As is the practice in this congregation, children usually do not receive Communion until: 1) their parents consent, and 2) I, as Pastor, have had a period of instruction with them. Before the reception of their First Communion, however, all children, upon coming up with the parents, receive a blessing from me: “May the Lord bless you and keep you all the days of your life. Amen.” Sometimes when I have a line of five young kids who are not receiving Communion, it can take a little while to repeat the same blessing to each one; but just as each person individually receives bread and wine—hearing the promise: “The body of Christ given for you” and “The blood of Christ shed for you”—so also it is important that each child receive a personal blessing. These words of love, hope, and promise spoken to every little one—whether carried, wrangled, or walking forward on their own—are the same words I speak to my little guy.
My wife and I—each having slightly different upbringings in the church—have talked numerous times about our personal beliefs regarding a child’s reception of Communion, and agree that for us it is important that at the very least our son be able to speak before he receives his First Communion. While the ability to talk is not a prerequisite for reception of the sacrament, we share in the belief of instruction being good and necessary for a child to receive. If our son cannot speak—though we can still tell him all about God’s love for him in Jesus Christ—it is nearly impossible for us to have any kind of conversation about how this translates into the practice of Holy Communion and him ask any faith-probing questions. This is not to say he must “understand” what it means—because, as Lutherans, we believe what happens in, with, and under the sacrament is a mystery to be received in faith. Plainly stated, my wife and I believe Holy Communion is a gift of God’s grace and love shown and shared through Christ, by which we receive forgiveness of our sins—and as such, it is a faith practice we hold as important and want to be able to discuss with our son.
This being said, our son—amidst his terrible twos—is in this inquisitive (if that’s the correct word) phase where he is beginning to notice things we have either taken for granted or sometimes overlook. For instance, when he sees everyone else receive something, but he is unable to share in it, he makes a mental connection and quickly seeks to voice loudly his disapproval. Heck, we could be passing out raw onion to everyone and he would still want one, even if only to take a bite, immediately spit it out, and toss it to the side. Therefore, each week as he watches others go forward for Holy Communion, hold out their hands, receive the bread and then dip it in either the wine or grape juice; but then he not receive it as well—even as his hands are held out like everyone else—he feels like he is being denied something, and goes berserk: crying profusely in response. Seeing or hearing it from afar—without being aware of the full context—one might think otherwise: “Oh, it’s Pastor’s kid making a ruckus again…” Yet, this is not the case. My son cries as he is passed over during Communion because, even at two years old, he notices a discrepancy—others are receiving something, and yet he is being denied despite doing the same thing.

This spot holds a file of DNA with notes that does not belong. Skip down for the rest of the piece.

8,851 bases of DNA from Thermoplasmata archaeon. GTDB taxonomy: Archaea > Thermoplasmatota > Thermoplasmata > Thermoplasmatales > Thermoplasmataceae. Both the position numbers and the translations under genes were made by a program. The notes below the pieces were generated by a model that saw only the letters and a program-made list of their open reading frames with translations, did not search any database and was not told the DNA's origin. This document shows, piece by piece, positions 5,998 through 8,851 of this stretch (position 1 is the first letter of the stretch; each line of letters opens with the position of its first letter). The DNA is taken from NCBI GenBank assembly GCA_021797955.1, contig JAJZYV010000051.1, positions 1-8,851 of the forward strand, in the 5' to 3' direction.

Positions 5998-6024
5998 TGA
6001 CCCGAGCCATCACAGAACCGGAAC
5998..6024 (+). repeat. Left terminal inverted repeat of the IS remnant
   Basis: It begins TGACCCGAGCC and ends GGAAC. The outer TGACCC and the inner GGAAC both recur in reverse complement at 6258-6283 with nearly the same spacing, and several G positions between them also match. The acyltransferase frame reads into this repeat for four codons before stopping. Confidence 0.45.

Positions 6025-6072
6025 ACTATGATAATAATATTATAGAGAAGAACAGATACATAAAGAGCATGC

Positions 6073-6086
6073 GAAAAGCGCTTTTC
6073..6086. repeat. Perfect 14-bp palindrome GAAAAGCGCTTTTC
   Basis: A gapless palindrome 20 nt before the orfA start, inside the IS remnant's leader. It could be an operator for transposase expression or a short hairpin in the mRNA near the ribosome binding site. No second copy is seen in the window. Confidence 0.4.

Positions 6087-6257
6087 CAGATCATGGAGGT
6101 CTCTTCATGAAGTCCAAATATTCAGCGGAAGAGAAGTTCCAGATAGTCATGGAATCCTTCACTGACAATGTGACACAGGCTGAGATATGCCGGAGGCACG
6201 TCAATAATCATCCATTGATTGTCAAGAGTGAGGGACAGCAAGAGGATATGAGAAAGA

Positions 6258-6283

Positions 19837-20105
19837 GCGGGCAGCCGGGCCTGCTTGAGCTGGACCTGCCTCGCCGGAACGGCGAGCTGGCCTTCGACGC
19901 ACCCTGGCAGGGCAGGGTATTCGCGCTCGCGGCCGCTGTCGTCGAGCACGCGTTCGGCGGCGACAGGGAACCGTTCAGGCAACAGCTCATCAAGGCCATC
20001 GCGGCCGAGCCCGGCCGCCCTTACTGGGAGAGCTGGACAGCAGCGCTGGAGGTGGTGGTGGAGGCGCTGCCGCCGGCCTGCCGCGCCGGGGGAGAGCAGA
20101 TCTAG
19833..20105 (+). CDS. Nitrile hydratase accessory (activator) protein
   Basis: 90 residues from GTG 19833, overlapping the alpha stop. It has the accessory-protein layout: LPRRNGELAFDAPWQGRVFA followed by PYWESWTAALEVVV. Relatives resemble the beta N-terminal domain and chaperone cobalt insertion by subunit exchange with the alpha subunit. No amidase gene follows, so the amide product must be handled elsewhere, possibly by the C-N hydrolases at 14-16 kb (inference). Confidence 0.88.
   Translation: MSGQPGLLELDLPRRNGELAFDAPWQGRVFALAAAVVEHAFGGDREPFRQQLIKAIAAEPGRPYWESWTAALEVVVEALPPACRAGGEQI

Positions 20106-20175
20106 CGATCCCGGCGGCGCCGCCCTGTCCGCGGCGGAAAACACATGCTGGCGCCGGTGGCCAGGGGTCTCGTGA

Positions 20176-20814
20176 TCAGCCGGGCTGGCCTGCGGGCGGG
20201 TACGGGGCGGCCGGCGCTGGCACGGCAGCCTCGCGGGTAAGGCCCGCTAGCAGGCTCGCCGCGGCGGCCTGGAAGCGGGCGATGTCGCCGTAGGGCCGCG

What then, does this mean? Does he understand what it is he’s not receiving, or why he is being passed over? Who knows, perhaps not. (Although the kid proves to be smarter than I often give him credit.) Nevertheless, his hands covering his face with tears running down his cheeks as he is carried back to his seat demonstrates, at the very least, how even the youngest of our worship attendants can (and often do) notice things others of us adults either disregard or don’t consider with much detail. Does his outburst mean I should just disregard the practices of the congregation and make an exception—giving him the bread? While it tugs at my heartstrings, I wouldn’t immediately jump to that response. For me, it’s not about rules being rules as much as appreciating the value of instruction given at a more appropriate time where it can shape a person in a larger, more affirming way. I by no means believe if he were to take it right now it would lead to his damnation from a lack of knowledge, but I—as a parent who made a promise at his baptism to instruct him in this and other faith practices of the church—want to walk with him through discussing where the practice comes from, why we hold it as important for us, and what it means for his daily life lived with others. I want to listen and affirm him in his adolescent incessant series of questions: “But why, dad?” “But why?” “Why?”
I guess, as my heart breaks when he cries at Holy Communion each week, I think of it as the growing pains of faith—growing pains he and I must both endure as we traverse this lifelong journey of living out our baptism. We are both—no matter our differences in age or experience—growing in faith, from the moment we are washed in the waters of Jesus’ death and resurrection all the way until that day when we finally breathe our last and rest in God’s loving embrace. These growing pains are felt most acutely as we notice confusing discrepancies in practices and are confronted by mysteries that sometimes bring us to tears. No matter what you may think when you hear my child cry during Holy Communion, when I witness it I think to myself: “Soon these tears will turn to joy. The Spirit that affirmed God’s never-ending love for you in baptism; the same Spirit that has brought you to this place of worship week in and week out to learn and grow; this Holy Spirit will give you faith and wisdom as you one day receive Christ in the bread and wine. Until then, my son, know that God is here wiping away your every tear and promising to remain with you always—even before you share in Holy Communion.”